Rabbi Eliezer, Rabbi Yehoshua, Rabbi Elazar ben Azaryah, Rabbi Akiva and Rabbi Tarphon sitting at a seder in Bnei Brak enraptured by a story they’d heard and told countless times before provides a vivid illustration of the idea of channeling the power of renewal and innovation for positive purposes; of the importance of looking at life from fresh new perspectives, and experiencing the world as a new creation from moment to moment.
Light breaking through the darkness
But there’s a question here. Something about this picture doesn’t seem quite. Why is the Seder taking place in Bnei Brak? It should have been in Jerusalem, where the Temple stood and where everyone would gather together from distant lands to bring their offerings and celebrate Pesach as one united Jewish nation.
The obvious answer is that the Temple was no longer around – it had just been destroyed. Can you imagine how difficult this particular Pesach must have been for these five Jewish leaders? They lived in a time of tremendous darkness. The Roman Empire occupied the land of Israel. The Temple lay in ruins. A long exile lay ahead for the Jewish people. The very future of the Jewish people seemed uncertain and precarious. And here they were, gathered together in Bnei Brak as friends and as colleagues, to find faith and a sense of confidence to face the future, so that they would be able to lead the Jewish people through these dark times. Because as much as Pesach is about renewal, it’s also about faith in Hashem.
When we remember how Hashem looked after us, how He liberated us from the slavery of Egypt through the incredible signs and wonders, we are reminded of His direct involvement in our lives. In doing so, we renew our sense of faith that no matter how difficult things get, Hashem is always with us. And that is the message of this Seder in Bnei Brak, held in the immediate aftermath of the destruction of the Temple and the decimation and dispersion of the Jewish people.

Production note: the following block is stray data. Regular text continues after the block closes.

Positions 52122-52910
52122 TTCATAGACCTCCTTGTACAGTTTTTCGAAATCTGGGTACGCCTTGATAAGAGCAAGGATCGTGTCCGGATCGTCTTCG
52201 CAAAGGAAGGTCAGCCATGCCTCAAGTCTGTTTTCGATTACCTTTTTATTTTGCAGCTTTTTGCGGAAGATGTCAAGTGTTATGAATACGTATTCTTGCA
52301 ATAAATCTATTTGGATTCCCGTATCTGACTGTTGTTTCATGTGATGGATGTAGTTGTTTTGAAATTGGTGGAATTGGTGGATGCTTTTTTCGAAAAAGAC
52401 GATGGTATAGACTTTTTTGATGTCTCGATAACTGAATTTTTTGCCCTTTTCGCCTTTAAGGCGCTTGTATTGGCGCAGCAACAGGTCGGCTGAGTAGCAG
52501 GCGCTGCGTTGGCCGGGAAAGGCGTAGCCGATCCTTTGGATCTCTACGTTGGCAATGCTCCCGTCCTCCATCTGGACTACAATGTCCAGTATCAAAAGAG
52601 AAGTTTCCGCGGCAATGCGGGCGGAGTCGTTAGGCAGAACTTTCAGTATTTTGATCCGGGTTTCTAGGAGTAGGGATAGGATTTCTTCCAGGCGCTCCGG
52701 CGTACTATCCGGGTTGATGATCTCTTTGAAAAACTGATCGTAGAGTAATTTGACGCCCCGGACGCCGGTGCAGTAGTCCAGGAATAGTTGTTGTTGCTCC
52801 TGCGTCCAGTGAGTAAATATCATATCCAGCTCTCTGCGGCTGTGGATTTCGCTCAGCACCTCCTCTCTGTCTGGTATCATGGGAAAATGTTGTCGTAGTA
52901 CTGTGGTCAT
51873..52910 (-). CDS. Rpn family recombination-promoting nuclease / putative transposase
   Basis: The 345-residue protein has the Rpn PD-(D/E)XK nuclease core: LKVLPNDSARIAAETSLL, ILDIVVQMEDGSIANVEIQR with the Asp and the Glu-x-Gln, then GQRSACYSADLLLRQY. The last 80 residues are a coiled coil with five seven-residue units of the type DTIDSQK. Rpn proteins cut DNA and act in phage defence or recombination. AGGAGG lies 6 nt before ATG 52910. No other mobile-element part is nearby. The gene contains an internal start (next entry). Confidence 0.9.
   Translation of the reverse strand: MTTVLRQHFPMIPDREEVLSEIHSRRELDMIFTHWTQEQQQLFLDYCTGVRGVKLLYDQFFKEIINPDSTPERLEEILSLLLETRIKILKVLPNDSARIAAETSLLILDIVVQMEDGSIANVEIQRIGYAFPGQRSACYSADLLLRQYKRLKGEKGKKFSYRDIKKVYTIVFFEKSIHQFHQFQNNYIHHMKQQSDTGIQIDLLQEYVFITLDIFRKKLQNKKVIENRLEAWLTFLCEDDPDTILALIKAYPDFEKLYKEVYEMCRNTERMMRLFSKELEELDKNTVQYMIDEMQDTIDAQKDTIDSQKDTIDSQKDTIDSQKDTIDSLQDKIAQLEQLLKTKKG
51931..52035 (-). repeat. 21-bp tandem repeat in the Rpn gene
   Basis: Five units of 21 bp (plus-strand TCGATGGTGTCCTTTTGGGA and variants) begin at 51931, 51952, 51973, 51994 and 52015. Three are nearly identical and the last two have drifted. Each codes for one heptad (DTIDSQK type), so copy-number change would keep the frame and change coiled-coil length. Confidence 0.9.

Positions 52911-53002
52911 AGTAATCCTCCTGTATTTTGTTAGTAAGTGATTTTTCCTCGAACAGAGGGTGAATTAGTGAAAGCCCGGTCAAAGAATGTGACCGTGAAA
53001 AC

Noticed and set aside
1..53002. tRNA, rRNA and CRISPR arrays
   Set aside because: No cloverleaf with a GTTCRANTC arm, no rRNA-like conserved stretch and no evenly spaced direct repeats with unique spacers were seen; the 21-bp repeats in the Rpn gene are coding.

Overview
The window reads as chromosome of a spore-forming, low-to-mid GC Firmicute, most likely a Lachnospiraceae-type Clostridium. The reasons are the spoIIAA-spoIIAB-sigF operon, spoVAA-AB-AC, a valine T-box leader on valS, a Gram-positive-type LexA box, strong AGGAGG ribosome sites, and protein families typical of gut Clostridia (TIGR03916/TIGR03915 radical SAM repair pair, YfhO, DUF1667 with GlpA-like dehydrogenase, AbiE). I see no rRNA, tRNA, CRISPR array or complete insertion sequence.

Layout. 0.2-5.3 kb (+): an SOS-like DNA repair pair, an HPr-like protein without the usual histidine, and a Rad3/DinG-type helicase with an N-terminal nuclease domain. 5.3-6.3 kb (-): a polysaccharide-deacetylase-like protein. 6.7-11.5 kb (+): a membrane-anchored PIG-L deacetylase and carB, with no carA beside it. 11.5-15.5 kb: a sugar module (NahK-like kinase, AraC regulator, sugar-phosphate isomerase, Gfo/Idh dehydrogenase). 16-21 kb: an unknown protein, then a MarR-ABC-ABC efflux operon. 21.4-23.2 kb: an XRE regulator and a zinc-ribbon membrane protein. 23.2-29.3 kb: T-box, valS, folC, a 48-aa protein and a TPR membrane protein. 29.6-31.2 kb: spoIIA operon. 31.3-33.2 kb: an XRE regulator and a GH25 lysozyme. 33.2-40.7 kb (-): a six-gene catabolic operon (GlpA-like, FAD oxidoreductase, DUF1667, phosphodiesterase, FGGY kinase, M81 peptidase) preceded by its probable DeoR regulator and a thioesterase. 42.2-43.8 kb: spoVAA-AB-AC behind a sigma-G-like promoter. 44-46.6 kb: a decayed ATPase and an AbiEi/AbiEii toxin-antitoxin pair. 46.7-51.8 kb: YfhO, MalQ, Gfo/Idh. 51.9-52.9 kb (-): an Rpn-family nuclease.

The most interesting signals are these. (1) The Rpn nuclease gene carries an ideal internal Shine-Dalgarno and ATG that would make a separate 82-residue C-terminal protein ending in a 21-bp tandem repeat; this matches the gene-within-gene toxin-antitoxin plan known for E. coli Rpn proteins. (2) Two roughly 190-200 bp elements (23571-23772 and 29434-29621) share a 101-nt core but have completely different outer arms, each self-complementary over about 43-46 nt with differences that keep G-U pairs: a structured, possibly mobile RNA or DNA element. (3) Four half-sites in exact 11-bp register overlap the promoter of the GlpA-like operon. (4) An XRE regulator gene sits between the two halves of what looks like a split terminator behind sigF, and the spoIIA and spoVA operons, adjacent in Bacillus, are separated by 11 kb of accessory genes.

And then their students enter the room to announce that the dawn has broken – as if to say that the darkness dissipates; that after delving with such tremendous faith and zest into the story of the Exodus, the light has broken through, and the time has come to recite the Shema, which itself is the ultimate declaration of faith. And perhaps that is why we encounter this episode right at the beginning of the Hagaddah – to remind us that through the Seder experience we are about to embark on, we will be drinking in the waters of faith so that we have the confidence to face the future with all of its uncertainty and all of its difficulties – knowing full well that G-d is with us, G-d loves us, and G-d is looking after us every step of the way.
Though in essence, G-d is one – perhaps the fundamental tenet of Judaism – He has many names, relating to the different ways in which he manifests in the world and relates to creation. And one of the names of G-d is HaMakom, literally, “The Place”. This name comes up twice in the Hagaddah – first in “the four sons”, and then in the passage on the idolatorous practices of our ancestors, and how Avraham (literally) broke the mould and G-d brought us close to Him.
What does it mean when we call G-d “The Place”? The Talmud explains that the world is not G-d’s place, but that G-d is the place of the world. In other words, we don’t look at G-d as part of our universe; rather, G-d contains everything. He holds the universe together. There is nothing beside him. He contains the entire world.